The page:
First of all you have to watch this video several times and evaluate if you feel comfortable:


It shows how to dissasembly the driver and also dissasembly the tweeter...
Thank you mate - ill watch this a few times and then set some time aside to do the repair - thank you!
 

CalabiYau

Standard Member
Several comments about the video/procedure (which is not mine but I saw it dozens of times):

1) The allen / screws part is easy.

2) In 00:38s the driver is still attached to the speaker and the next shot the whole driver is already removed. You have to disconnect 4 cables. I recommend you to mark them with a label to connect them properly in the assembly phase. Anyway my Q5 connectors are different to avoid a confussion. However what happened to me is that the connectors were so hard that I was unable to remove two of them. I was afraid to break them so I decided to leave the driver connected and proceed to the desoldering while keeping it close to the speaker. Maybe you can disconnect them easily. Just to say that you can do it without.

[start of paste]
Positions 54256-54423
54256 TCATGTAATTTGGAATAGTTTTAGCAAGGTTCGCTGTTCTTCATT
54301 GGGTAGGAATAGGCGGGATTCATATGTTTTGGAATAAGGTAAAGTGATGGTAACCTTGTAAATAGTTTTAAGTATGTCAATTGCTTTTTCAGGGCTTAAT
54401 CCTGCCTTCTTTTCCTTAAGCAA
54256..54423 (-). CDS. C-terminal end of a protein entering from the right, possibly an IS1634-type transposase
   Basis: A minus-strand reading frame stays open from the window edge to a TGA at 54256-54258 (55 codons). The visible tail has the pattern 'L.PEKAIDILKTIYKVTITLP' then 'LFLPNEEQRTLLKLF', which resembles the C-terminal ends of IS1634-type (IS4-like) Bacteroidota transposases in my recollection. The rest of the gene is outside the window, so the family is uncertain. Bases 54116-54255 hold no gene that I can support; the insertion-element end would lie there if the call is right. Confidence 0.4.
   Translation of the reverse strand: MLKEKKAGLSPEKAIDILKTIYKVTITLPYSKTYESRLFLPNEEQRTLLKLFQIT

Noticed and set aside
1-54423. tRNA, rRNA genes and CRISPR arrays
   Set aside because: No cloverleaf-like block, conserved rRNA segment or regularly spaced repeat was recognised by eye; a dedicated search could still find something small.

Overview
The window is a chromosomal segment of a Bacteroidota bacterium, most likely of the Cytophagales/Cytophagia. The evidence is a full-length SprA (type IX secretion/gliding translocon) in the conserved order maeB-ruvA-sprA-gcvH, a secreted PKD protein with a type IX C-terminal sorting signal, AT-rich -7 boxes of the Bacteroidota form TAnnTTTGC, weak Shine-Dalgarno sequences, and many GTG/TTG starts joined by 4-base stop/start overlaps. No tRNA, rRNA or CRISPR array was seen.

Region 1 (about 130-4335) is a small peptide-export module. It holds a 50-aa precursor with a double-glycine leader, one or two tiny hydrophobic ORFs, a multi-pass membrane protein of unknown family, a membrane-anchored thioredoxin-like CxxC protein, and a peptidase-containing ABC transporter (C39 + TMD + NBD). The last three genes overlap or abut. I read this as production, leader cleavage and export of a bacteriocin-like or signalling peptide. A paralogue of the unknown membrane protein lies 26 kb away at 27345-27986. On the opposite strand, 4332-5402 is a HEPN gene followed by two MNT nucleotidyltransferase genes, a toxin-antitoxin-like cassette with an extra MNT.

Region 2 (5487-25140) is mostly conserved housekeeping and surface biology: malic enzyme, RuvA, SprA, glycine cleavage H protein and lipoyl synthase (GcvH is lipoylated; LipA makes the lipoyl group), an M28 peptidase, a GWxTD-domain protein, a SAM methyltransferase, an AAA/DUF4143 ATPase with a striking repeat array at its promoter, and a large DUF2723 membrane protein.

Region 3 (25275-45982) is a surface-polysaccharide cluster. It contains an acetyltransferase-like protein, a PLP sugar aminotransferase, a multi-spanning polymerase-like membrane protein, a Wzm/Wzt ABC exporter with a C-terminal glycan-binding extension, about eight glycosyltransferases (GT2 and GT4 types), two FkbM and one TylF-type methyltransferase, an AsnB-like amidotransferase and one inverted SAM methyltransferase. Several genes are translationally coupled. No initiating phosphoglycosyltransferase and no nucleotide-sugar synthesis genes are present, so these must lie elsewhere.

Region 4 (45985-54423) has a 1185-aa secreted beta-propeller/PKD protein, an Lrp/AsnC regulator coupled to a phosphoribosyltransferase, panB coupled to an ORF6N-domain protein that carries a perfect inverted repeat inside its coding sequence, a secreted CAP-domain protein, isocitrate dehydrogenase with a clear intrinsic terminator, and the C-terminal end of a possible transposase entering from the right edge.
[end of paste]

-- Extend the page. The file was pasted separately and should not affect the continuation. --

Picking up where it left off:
3) Desoldering (00:50s). Easy. But again label/mark the cables to make sure that you connect them properly.

4) 01:00, remove the screw. Easy.

5) 01:15, Then you have to remove a small black piece. It took me a while because it was not easy to catch it with my tweezers. Just be patient...

6) 01:23 Once you remove this piece you will be able to extract the whole tweeter from the driver front as in the video

7) 01:30 - 02:23, IMPORTANT! In the video the guy dissasembly this piece with the spludger. But you don't have to do it unless you plan to change the dome. If like me, you just want to reshape it don't do it. It is not necessary and besides is quite difficult. I tried before realizing that it wasn't required.

8) 02:29 - 03:00, you have to separate the small wires. You don't need the cutter, just remove the label with your fingers or use the cutter if you can't remove it. Be careful then.